FLSA Exemptions and the Burden of Proof in a Federal Unpaid Overtime Case in Georgia

A recent unpaid overtime ruling, while not occurring here in Georgia, is potentially significant to workers and employers here who find themselves embroiled in a dispute regarding the applicability of an exemption to the overtime pay requirements of the Fair Labor Standards Act. The recent case involved the proper burden of proof for proving an overtime exemption. Things like that may sound minute to a layperson, but issues like burdens of proof can swing a success to a defeat or vice versa. Given all the legal details essential to presenting and winning an unpaid overtime case, as well as the high stakes involved, it is worth your while to seek out an experienced Atlanta unpaid overtime lawyer to represent you.

The employees were sales representatives working for a food products distributor. The representatives sued the employer for unpaid overtime in violation of the FLSA. The employer countered by asserting that the representatives fell within the “outside sales” exemption, which meant that the employer had no legal obligation to pay overtime compensation.

The workers went to trial in a Maryland federal court and won. The court concluded that the law required the employer to prove the application of the exemption by “clear and convincing evidence,” and that the distributor did not clear that hurdle.

The distributor appealed but lost. The appellate panel noted that, in 1993, the appeals court (which is the 4th Circuit, whose rulings control federal cases in Maryland, Virginia, West Virginia, and the Carolinas) issued a ruling declaring that, when an employer asserts an FLSA exemption argument as part of its defense, the employer bears the burden of proving that exemption and must do so by “clear and convincing evidence.”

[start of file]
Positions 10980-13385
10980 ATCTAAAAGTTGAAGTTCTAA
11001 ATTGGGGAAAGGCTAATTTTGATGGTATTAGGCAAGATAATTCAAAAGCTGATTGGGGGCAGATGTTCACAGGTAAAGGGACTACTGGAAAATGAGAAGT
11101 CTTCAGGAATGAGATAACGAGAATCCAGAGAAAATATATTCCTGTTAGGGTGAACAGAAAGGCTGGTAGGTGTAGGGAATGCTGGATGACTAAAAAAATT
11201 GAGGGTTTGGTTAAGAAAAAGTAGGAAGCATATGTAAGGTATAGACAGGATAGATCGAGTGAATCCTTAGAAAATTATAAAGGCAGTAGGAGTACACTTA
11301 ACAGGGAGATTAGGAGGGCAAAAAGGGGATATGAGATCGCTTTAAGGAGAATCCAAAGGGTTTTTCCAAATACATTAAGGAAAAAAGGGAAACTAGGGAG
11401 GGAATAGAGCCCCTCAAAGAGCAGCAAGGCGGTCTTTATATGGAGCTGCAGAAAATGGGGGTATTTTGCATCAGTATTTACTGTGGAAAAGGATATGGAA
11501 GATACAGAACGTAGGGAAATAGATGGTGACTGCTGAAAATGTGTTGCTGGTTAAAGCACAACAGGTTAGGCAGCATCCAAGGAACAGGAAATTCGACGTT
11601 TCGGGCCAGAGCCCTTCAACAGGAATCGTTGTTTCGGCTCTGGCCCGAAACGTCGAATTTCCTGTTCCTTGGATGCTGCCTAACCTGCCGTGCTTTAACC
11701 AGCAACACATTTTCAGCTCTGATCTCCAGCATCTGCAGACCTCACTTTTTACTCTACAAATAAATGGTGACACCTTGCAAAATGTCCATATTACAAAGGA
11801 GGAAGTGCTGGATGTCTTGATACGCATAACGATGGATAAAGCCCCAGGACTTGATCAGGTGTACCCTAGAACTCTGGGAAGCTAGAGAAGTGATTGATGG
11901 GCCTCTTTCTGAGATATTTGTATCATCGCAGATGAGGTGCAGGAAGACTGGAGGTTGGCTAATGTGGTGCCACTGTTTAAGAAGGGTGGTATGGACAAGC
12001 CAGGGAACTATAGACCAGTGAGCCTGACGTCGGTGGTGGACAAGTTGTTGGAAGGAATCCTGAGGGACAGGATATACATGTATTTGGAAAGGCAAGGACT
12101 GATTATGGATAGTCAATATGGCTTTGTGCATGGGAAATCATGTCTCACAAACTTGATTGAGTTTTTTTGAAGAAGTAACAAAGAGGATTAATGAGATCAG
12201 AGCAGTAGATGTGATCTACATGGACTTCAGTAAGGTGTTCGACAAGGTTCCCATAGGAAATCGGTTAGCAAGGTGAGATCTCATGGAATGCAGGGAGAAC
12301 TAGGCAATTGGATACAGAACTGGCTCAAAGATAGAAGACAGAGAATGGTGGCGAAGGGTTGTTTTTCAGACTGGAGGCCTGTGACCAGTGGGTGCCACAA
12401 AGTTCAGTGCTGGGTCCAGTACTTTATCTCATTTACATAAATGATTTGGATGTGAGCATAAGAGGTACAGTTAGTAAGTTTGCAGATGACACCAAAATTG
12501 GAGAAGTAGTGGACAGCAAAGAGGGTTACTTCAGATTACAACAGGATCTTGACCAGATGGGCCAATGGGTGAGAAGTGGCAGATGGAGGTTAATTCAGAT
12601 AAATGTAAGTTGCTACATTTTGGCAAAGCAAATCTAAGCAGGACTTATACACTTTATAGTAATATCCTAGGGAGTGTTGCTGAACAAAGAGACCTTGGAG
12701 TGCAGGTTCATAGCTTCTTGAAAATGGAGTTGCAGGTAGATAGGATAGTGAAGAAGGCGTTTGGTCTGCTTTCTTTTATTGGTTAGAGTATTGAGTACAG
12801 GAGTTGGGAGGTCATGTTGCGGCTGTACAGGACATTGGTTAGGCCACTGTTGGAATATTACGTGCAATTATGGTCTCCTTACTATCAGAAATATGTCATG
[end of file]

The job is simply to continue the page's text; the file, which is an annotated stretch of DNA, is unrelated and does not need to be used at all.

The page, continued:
Disagreement Among the Federal Appeals Courts

As noted above, this case doesn’t directly impact workers and employers engaging in FLSA litigation in federal court in Georgia. The 11th Circuit (whose rulings directly control federal cases here in Georgia as well as Florida and Alabama) has not issued a ruling declaring what an employer’s burden of proof should be.

For employers litigating FLSA exemption cases in this circuit, the 2018 U.S. Supreme Court case of Encino Motorcars v. Navarro may be helpful. In that matter, the majority opinion rejected the notion that courts should construe all FLSA overtime exemptions narrowly. In the past, courts had used that narrow construction standard as the basis for imposing the heightened burden of “clear and convincing evidence” on employers arguing for the application of an exemption.

The federal courts of appeals are split about what burden of proof employers asserting exemptions should bear. While the 4th Circuit imposes the “clear and convincing evidence” standard on employers, the 5th, 6th, 7th, and 10th Circuit courts have all issued opinions stating that the correct standard is “preponderance of the evidence.” This split may heighten the odds that the U.S. Supreme Court will eventually issue a ruling stating what the correct standard is.

Why Burden of Proof Standards Matter So Much

The difference between these two standards is significant. A party bound by the “preponderance” standard must only prove that its argument is more likely correct than not. In numerical terms, you can think of this as requiring proof that establishes a position by at least one iota more than 50-50. “Clear and convincing,” on the other hand, requires a party to “present evidence that leaves you with a firm belief or conviction that it is highly probable that the factual contentions of the claim or defense are true.” Notice the modifiers there, like “firm” and “highly.” These show that your proof must establish your position by substantially more than just one iota above 50-50.

Unpaid overtime cases can be complicated, nuanced, and highly technical. They also can be disputes with massive consequences (for both the employer and the employee.) Given those realities, getting knowledgeable legal advice is crucial. For answers upon which you can confidently rely, talk to the experienced Atlanta wage and hour attorneys at the law firm of Parks, Chesin & Walbert. Our team has an in-depth understanding of the FLSA and its regulations and can provide you with the information and advice you need. Contact us through this website or at 404-873-8048 to schedule a consultation.

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